Sea Venom (missile)

Sea Venom is an Anglo-French lightweight anti-ship missile developed by MBDA to equip the French Navy and the Royal Navy.[3] The missile is known as Anti-Navire Léger (ANL) in France and Sea Venom (formerly Future Anti-Surface Guided Weapon (Heavy)) in the United Kingdom. It is expected to enter service with the Royal Navy in late 2021.[4][5] The first test launch, conducted from an AS365 Dauphin owned by France's DGA defence procurement agency, successfully occurred on 21 June 2017.[6][7]

Sea Venom/ANL
TypeLight Anti-ship missile
Place of originFrance
United Kingdom
Service history
Used byFrench Navy
Royal Navy
Production history
Mass110 kg (240 lb)
Length2.5 m (8.2 ft)
Diameter0.2 m (7.9 in)
Warhead30 kg (66 lb)

20 km (12 mi; 11 nmi)[1]
AgustaWestland AW159
Eurocopter AS565 Panther
NHIndustries NH90
Airbus H160[2]


Sea Venom is designed as a successor to the French Navy's AS 15 TT and Royal Navy's Sea Skua missiles. When in service, Sea Venom will equip Panther and NH90 helicopters in the French Navy and Wildcat helicopters in the Royal Navy. Due to shared characteristics with its predecessors, MBDA claims Sea Venom will be able to readily integrate onto platforms already carrying Sea Skua and AS 15 TT.[3]

Much like its predecessors, Sea Venom is designed to attack surface targets, such as fast in-shore attack craft (FIACS) ranging in size of between 50-500 tonnes, as well as larger surface targets of up to corvette size. With its 30 kg warhead, the missile is also capable of inflicting significant damage to larger vessels through precision aim point selection, and can also attack static land-based targets. Whilst its precise range is currently unknown, MBDA has stated that the missile has a "long" stand-off range enabling it to be launched from beyond the reach of most modern air defence systems.[3] The missile is capable of several attack modes including sea skimming and "pop up/top attack."[1] Sea Venom uses an IR Seeker with the option of man in the loop track-via-missile guidance via data-link;[3] the high speed two-way data-link transmits the images "seen" by the seeker back to the operator, enabling them to remain in control of the missile throughout its flight in addition to having an autonomous engagement capability.[1]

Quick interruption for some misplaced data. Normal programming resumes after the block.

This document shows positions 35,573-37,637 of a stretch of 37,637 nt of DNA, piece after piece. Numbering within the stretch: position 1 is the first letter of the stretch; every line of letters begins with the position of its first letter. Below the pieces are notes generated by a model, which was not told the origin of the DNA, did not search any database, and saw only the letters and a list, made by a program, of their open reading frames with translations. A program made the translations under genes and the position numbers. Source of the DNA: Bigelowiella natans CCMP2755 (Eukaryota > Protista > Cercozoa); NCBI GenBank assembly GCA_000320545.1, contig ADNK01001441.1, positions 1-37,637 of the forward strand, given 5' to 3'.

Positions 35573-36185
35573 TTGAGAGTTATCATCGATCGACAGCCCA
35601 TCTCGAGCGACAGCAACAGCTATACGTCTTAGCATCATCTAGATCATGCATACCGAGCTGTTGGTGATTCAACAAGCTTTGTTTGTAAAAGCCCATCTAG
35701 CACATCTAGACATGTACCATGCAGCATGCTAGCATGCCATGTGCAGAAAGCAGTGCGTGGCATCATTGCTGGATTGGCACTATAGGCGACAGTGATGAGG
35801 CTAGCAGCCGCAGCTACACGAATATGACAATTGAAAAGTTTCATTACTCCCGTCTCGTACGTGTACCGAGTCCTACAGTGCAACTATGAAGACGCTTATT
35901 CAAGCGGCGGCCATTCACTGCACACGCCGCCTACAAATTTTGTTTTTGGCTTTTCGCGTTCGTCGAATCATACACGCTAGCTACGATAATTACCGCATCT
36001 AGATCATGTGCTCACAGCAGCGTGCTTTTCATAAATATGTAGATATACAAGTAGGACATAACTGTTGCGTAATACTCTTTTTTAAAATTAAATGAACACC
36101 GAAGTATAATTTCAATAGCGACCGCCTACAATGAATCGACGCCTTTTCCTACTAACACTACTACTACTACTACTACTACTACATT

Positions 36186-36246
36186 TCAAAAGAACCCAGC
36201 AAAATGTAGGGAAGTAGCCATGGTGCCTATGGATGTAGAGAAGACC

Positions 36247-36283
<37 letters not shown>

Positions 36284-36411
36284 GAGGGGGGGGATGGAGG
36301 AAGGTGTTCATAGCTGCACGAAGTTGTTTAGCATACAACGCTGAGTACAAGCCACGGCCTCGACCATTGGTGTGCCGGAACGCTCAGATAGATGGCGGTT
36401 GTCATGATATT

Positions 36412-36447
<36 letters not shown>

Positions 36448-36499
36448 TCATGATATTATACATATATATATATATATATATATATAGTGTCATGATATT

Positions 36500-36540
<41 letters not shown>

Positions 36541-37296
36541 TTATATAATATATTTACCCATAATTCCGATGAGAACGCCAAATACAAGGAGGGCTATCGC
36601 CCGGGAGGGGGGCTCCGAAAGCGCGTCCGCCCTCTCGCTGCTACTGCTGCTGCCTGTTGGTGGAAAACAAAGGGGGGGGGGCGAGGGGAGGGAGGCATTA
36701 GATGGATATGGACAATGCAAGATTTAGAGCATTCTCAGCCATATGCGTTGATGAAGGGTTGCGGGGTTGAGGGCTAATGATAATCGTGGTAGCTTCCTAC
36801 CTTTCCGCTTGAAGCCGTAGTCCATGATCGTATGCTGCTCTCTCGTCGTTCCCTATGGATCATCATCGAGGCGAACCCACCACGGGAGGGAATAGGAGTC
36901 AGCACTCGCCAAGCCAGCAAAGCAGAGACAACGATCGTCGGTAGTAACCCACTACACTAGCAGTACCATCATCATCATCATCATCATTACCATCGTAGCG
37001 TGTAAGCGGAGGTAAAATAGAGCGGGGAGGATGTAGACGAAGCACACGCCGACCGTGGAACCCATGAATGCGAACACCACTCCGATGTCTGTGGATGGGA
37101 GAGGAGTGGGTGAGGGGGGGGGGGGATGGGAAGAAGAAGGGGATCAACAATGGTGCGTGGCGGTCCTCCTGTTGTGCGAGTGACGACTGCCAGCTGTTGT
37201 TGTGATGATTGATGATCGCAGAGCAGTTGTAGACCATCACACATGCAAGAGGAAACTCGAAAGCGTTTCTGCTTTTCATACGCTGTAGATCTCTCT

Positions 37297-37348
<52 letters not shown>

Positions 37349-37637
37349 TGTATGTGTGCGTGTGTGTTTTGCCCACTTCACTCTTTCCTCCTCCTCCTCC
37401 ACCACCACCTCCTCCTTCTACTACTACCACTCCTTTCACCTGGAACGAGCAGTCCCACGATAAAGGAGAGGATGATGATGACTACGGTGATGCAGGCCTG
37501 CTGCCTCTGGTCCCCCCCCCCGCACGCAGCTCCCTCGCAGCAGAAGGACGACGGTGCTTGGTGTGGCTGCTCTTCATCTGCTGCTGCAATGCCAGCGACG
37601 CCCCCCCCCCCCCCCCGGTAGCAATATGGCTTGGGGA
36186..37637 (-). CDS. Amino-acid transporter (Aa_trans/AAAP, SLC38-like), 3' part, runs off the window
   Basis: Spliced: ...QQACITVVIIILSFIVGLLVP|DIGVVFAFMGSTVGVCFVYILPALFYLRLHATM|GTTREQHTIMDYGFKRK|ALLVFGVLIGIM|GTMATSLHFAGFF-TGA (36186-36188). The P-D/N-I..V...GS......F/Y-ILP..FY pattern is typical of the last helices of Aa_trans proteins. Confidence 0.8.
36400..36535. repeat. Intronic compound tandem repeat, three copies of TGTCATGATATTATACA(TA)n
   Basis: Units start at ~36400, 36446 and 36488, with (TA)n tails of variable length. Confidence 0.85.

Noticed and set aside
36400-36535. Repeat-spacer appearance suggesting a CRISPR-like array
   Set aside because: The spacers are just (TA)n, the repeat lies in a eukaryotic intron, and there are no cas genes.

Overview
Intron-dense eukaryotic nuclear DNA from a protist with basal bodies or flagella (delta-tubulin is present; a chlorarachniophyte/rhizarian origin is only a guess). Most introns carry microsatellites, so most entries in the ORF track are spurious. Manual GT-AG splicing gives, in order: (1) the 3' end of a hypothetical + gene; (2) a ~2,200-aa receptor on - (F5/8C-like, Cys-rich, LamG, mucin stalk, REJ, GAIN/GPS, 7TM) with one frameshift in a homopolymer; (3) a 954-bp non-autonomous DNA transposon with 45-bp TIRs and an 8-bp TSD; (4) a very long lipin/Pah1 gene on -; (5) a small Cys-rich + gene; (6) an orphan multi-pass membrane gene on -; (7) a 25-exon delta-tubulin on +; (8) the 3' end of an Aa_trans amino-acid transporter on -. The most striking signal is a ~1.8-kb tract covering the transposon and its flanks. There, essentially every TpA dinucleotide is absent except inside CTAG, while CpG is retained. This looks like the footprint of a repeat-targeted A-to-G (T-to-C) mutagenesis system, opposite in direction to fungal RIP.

MBDA is also working on a surface-launched variant of the missile.[6]

See also


  1. MBDA' Sea Venom/Anti-Navire Leger (ANL) Antiship Missile Testing Well On Track -, 13 October 2016
  2. MBDA’s New Anti-Ship Missile Makes Progress. Aviation International News. 31 May 2018.
  3. "SEA VENOM-ANL" (PDF). MBDA. Archived from the original (PDF) on 8 November 2014. Retrieved 12 December 2014.
  4. "FASGW(H) / ANL" (PDF). Retrieved 12 December 2014.
  5. Richard Scott (17 December 2018). "Sea Venom/ANL missile service entry faces year-long delay". IHS Janes. Retrieved 18 December 2018.
  6. Successful First Test Firing for MBDA Sea Venom / ANL Anti-ship Missile -, 4 July 2017
  7. Anglo-French anti-ship missile completes first test -, 5 July 2017

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